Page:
Published: Hodder & Stoughton, 2006
The original Dune is one of my favourite books, as it is for many science fiction readers. (The blurb for this novel claims that it is the bestselling science fiction novel of all time.) Frank Herbert's own sequels, while good, were not in the same class as this classic and, particularly later on, began to introduce elements which diluted the force of Dune itself. So when Brian Herbert (Frank's son) and Kevin J Anderson began producing novels in the Dune universe, expanding on the detailed background to the story, I never bothered to read them, especially after I read some lukewarm reviews. This novel is a bit different: it is a sequel to Chapterhouse Dune, based on a rediscovered outline by Frank Herbert himself; it will be followed by (at least) two more. This sequel has been something that fans of the series have long wanted to see; Frank Herbert's death made it seem that the loose ends in Chapterhouse Dune would never be cleared up authoritatively.
The novel follows three major points of view, following on from the ending of Chapterhouse Dune. One is that of the community centred round Duncan Idaho, fleeing mysterious hunters in a stolen ship; the second is that of the Bene Gesserits left behind on Chapterhouse led by Duncan's wife, attempting to bring about a union with the Honoured Matres to combat an unknown threat from beyond the worlds of the Old Empire. These two are relatively familiar, involving many already established characters. The third is different, being that of a Tleilaxu geneticist, who has to face the twin blows of the defeat of his people by the Honoured Matres (though he himself was part of a group allied with them) and the discovery that the long time Tleilaxu servants, the Face Dances, have developed into creatures far beyond their original design, with their own purposes at odds with their erstwhile masters. While always present, particularly in the last couple of books, the Tleilaxu have never been as close to centre stage in Frank Herbert's work. They become more important thanks to the discovery of a secret held by the Tleilaxu Masters, which the reader of Chapterhouse Dune knows but the other characters only find out halfway through Hunters of Dune. This is that they have cells preserved from famous people of the distant past which can be used to reincarnate them; these people include the principal characters of Dune itself.
There is not actually very much plot in Hunters of Dune, particularly compared to the labyrinthine twists and turns of Dune (or even, to a lesser extent, most of Frank Herbert's other novels). It is like the middle novel in many fantasy trilogies, there to keep the traditional number of volumes but just describing relatively uneventful activity between the scene setting of the first and the climax of the third. It covers a longer period of time than the other novels, but I feel that everything in this novel could have more effectively treated as backstory for the later resolution of the saga. For example, it doesn't seem to be important to document the details of the attempts to unite the Honoured Matres and the Bene Gesserit, and anything from this story needed for the future plot of the series could be mentioned in passing.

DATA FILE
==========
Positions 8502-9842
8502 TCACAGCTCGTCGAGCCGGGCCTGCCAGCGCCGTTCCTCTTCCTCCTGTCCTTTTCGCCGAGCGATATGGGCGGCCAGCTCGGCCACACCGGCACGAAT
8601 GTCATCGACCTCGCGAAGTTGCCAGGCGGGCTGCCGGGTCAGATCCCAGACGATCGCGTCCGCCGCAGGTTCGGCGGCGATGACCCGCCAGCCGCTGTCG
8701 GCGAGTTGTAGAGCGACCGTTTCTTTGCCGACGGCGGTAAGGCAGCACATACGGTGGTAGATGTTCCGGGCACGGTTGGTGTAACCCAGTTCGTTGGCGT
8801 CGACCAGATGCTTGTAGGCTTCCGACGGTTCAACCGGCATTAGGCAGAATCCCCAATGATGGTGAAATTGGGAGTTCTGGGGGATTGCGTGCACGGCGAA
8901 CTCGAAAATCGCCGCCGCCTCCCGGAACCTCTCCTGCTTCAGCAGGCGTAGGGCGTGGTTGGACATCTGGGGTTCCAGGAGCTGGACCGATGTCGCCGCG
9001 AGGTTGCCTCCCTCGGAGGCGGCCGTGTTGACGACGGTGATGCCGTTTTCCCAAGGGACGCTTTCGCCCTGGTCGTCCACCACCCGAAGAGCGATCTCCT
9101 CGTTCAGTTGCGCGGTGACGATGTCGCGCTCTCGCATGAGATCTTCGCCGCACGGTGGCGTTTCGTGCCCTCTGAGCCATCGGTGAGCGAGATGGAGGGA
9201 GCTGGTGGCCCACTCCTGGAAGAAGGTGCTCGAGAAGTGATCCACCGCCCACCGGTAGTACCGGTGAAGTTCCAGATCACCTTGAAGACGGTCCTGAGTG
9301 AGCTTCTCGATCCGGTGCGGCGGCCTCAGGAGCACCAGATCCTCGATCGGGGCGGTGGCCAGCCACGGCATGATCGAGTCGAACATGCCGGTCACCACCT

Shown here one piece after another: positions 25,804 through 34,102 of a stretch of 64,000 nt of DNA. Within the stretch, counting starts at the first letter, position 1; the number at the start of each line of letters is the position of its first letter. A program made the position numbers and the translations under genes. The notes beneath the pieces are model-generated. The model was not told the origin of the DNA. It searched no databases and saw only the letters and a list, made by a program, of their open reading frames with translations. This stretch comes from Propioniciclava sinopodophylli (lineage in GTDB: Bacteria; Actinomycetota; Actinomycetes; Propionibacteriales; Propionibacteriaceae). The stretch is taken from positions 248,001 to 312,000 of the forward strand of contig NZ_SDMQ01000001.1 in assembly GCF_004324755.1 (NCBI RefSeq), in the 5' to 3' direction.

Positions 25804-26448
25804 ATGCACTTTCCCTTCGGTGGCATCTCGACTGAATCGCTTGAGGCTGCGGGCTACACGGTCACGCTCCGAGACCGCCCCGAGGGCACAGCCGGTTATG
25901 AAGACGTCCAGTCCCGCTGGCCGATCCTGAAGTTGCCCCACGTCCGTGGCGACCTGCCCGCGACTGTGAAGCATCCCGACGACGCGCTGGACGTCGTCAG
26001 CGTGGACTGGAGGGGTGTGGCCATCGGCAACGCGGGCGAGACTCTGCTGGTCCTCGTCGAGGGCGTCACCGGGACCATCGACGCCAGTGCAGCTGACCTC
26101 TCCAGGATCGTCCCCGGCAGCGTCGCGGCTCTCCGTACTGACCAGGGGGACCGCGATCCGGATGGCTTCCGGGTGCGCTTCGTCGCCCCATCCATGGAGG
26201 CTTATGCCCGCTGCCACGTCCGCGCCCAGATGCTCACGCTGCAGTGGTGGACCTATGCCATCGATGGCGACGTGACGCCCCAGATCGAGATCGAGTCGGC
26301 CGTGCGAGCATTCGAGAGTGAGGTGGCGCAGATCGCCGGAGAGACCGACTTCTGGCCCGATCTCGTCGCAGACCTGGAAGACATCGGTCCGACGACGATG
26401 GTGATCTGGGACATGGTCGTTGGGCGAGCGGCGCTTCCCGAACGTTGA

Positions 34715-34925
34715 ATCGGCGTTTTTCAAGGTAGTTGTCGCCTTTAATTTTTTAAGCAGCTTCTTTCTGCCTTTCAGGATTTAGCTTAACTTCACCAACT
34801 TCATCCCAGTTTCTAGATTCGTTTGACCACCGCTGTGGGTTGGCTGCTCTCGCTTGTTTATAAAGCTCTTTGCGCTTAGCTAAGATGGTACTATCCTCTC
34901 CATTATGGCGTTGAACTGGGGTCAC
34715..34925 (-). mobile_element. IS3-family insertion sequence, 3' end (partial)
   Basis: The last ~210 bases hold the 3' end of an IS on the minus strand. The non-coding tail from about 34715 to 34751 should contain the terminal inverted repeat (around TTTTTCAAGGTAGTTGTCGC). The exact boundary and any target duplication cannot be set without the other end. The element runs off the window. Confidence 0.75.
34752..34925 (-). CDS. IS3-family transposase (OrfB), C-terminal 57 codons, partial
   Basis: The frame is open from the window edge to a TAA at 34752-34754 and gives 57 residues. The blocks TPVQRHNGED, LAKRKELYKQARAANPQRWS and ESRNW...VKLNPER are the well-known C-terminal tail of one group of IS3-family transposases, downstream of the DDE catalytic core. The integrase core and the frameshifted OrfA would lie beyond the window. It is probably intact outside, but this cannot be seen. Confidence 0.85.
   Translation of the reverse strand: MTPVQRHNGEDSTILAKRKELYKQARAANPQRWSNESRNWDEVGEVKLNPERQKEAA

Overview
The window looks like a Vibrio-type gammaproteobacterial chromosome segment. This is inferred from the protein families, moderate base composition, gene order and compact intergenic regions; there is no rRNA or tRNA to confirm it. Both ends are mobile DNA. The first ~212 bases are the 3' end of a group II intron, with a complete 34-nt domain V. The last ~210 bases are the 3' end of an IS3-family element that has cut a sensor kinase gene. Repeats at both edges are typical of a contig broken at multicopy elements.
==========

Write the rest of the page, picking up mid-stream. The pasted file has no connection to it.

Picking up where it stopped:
There are problems in this novel which derive from the particular loose ends left in Chapterhouse Dune. It is hard to see just why the characters think that cells from thousands of years in the past are so valuable. I suppose that if someone said they were able to create a clone of Jesus or Mohammed, people would be interested today, and the clones themselves might be made to serve some political purpose. Here, though, the timescales are such that this would be more like resurrecting an Egyptian pharaoh or Nebuchadnezzar for their insight into the problems of the Middle East. The Dune universe may be peculiarly static (in the thousands of years that pass during the saga, there are few important technological innovations), but new factions such as the Honoured Matres, and the impossibility of applying the prescience that several of the ancient cloned individuals possess to the majority of the humans alive at this point of the saga make it hard to feel that the contributions the clones could make will be significant. (Obviously the further novels in this conclusion will make a great deal of use of the clones, but it will take a really impressive coup de theatre to convince me that it makes sense.) There are other details which jar as Herbert and Anderson expand on them, which would give things away if I expanded on them.
In the end, the central problem in Hunters of Dune is that the lack of an exciting plot proves a difficulty beyond the abilities of the authors. Since the only interest here turns out to be the way that Frank Herbert tied up the loose ends, I would have preferred just to read his outline as he left it and saved myself the time required to read three or more full length novels. Further novels continuing this story will be ones I skim through, say in the local public library, rather than books I buy for re-reading in the future.